send you a regiment, as Wilbourn's regiment is at Brandon and I sent a squadron to General French. I will change the route of the trains to Morton, and will come to your assistance if the enemy pursue you. He has two full corps, numbering 25,000 or 30,000 men, so all the prisoners state, and my observation confirms it. They have a pontoon train. I will try and protect the Central road and the country from cavalry raids, and as soon as a little rested will move to the rear of enemy as the cavalry is coming in on this route. Infantry is also reported as coming in this direction behind their cavalry. There are exaggerated reports as to my loss yesterday. My men did good fighting but was compelled to withdraw a brigade rapidly, separating it from me in front, which gave rise to the rumor. My loss, so far is about 130 killed and wounded. The infantry of [the] enemy entered the city with my rear guard at dark. I lost one piece of artillery which was moving to the rear for ammunition, and captured by a regiment of cavalry about dark. Please inform General Polk. Heavy firing on Yazoo yesterday. Have not heard from Ross.
S. D. LEE,
HDQRS. ON ROAD, 25 MILES FROM GARLANDVILLE,
February 10, 1864-12 m.
GENERAL: Your dispatch of yesterday morning relative to covering the Mobile and Ohio Railroad was received last night at 9 p.m., and I started with two brigades at 1 a.m. Ferguson has one-half of the cavalry in front of the enemy, and can cover Hillsborough and Newton and watch the railroad near Meridian. I will be near Garlandville to-night. Am now feeding and resting for two hours. I have no cavalry in rear of enemy now. Ross ought to be up, in three days. I think I will order him to remain in rear on the railroad. Regret you were not able to fight this single column, as I fear there will be two at Mobile. The intention of the enemy, I think, is to go to Meridian first. He may then turn toward Mobile (but I doubt it) soon after he reaches Meridian. I think a large column of cavalry is coming down the Mobile and Ohio Railroad, which will unite with Sherman at Meridian. There is little opportunity to do much with the enemy on the march. He moves in perfect order, with every precaution. Each brigade has its train behind it, and flankers out. A battery accompanies each brigade, and they have a large amount of artillery. Their force certainly does not exceed 30,000. Lieutenant Harvey, my most reliable scout, who has been watching them since leaving Big Black, thinks it does not exceed 25,000. I would like to know your wishes in regard to my cavalry. Should the enemy move toward Mobile, there will be great difficulty in subsisting it. The enemy have destroyed the railroad wherever it has been convenient for them. Jackson came from Brandon yesterday to Pelahatchie. Picked up some prisoners-6 deserters from our army going with Yankee passes.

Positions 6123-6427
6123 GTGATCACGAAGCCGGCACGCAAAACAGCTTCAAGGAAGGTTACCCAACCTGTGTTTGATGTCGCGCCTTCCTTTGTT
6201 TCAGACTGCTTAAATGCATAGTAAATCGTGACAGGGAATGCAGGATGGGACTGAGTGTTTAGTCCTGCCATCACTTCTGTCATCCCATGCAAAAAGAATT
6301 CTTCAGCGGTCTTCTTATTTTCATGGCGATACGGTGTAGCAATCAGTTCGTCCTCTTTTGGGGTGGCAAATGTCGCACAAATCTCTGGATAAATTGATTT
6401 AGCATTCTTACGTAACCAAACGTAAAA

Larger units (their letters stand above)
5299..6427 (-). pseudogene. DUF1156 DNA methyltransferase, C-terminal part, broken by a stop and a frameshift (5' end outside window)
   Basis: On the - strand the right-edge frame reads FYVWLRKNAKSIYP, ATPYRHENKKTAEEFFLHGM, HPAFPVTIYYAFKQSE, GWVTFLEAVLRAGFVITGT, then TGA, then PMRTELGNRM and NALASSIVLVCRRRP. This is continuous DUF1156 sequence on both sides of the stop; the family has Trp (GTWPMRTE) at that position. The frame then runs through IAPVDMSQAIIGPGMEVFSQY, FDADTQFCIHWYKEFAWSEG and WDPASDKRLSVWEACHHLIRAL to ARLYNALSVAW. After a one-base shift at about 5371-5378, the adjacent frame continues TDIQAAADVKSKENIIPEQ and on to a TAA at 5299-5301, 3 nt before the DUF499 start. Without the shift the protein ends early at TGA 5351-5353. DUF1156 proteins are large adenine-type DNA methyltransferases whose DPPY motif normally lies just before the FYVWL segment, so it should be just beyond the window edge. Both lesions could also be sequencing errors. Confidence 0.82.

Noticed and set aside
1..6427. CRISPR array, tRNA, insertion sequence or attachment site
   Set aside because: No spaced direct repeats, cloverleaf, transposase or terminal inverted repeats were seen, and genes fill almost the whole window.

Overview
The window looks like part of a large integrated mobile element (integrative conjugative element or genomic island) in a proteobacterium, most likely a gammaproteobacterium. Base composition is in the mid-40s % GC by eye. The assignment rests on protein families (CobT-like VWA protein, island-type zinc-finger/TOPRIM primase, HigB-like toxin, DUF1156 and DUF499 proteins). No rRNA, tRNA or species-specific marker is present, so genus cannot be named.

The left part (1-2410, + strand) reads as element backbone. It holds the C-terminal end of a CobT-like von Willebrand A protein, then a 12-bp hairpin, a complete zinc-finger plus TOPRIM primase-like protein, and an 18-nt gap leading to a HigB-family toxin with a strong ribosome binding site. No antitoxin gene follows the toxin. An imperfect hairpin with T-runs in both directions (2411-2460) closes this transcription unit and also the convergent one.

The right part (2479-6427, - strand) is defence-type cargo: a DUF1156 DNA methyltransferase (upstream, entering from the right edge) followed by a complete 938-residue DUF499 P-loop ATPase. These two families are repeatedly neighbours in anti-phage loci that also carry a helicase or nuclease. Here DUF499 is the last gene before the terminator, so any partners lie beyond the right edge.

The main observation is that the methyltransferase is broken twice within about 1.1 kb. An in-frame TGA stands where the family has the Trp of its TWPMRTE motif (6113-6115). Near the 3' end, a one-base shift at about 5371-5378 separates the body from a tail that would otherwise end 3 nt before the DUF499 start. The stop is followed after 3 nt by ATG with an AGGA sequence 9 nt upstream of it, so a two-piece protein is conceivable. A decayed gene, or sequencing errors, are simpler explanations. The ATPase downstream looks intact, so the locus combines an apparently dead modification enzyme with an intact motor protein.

S. D. LEE,